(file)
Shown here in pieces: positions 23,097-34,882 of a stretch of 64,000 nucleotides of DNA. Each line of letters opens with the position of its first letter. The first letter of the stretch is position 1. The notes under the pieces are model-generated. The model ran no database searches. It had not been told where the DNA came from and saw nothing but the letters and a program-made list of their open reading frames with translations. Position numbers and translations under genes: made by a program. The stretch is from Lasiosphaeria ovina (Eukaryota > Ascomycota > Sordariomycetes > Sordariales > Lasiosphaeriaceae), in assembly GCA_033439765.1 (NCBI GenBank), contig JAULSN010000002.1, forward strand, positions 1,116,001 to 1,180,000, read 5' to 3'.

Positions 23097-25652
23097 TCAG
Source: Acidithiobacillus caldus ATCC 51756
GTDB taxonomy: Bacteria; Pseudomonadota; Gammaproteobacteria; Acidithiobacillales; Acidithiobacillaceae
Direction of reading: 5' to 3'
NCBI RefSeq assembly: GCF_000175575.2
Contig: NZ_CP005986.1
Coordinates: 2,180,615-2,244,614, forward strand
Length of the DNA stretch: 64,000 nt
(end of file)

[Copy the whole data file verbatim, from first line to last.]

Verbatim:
Shown here in pieces: positions 23,097-34,882 of a stretch of 64,000 nucleotides of DNA. Each line of letters opens with the position of its first letter. The first letter of the stretch is position 1. The notes under the pieces are model-generated. The model ran no database searches. It had not been told where the DNA came from and saw nothing but the letters and a program-made list of their open reading frames with translations. Position numbers and translations under genes: made by a program. The stretch is from Lasiosphaeria ovina (Eukaryota > Ascomycota > Sordariomycetes > Sordariales > Lasiosphaeriaceae), in assembly GCA_033439765.1 (NCBI GenBank), contig JAULSN010000002.1, forward strand, positions 1,116,001 to 1,180,000, read 5' to 3'.

Positions 23097-25652
23097 TCAG
Source: Acidithiobacillus caldus ATCC 51756
GTDB taxonomy: Bacteria; Pseudomonadota; Gammaproteobacteria; Acidithiobacillales; Acidithiobacillaceae
Direction of reading: 5' to 3'
NCBI RefSeq assembly: GCF_000175575.2
Contig: NZ_CP005986.1
Coordinates: 2,180,615-2,244,614, forward strand
Length of the DNA stretch: 64,000 nt